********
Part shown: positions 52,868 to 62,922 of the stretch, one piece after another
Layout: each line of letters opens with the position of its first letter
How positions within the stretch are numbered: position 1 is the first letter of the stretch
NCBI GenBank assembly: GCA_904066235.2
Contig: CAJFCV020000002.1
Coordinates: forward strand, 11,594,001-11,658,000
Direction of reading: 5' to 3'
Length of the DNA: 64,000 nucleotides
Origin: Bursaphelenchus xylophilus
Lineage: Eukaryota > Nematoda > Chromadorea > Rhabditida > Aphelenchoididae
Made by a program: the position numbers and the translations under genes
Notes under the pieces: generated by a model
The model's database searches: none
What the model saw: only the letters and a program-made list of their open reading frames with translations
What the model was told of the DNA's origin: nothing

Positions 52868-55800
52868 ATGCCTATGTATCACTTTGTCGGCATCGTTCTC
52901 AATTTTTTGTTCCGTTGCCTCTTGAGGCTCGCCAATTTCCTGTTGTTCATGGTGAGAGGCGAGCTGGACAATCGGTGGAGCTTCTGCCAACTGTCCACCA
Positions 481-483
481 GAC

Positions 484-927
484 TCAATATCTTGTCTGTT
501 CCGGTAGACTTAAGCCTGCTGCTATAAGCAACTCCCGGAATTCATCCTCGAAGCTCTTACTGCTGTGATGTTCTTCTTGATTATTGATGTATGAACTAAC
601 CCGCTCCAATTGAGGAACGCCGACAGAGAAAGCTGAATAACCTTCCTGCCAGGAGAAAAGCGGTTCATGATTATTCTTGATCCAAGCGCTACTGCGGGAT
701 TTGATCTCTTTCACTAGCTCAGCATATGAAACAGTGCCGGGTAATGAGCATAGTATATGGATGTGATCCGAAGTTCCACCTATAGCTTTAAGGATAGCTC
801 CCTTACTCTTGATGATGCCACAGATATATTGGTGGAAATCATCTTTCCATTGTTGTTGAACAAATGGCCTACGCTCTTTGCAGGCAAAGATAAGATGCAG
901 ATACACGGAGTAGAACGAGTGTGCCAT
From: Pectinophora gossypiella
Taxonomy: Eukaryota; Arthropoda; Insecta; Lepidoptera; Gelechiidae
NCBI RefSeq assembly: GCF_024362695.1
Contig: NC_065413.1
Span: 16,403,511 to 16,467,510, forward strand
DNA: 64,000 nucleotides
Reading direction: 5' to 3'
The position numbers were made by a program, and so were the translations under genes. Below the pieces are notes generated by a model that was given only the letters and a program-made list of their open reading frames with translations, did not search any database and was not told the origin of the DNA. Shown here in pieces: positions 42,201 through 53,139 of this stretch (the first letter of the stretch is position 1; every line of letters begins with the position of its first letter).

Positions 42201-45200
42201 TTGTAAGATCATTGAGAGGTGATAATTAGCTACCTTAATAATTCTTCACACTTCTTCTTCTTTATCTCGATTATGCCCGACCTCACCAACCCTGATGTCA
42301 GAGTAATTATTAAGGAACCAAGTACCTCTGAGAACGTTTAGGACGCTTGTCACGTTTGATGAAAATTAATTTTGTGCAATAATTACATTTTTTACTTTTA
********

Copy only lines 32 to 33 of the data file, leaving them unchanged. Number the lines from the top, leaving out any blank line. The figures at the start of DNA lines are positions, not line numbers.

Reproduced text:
Span: 16,403,511 to 16,467,510, forward strand
DNA: 64,000 nucleotides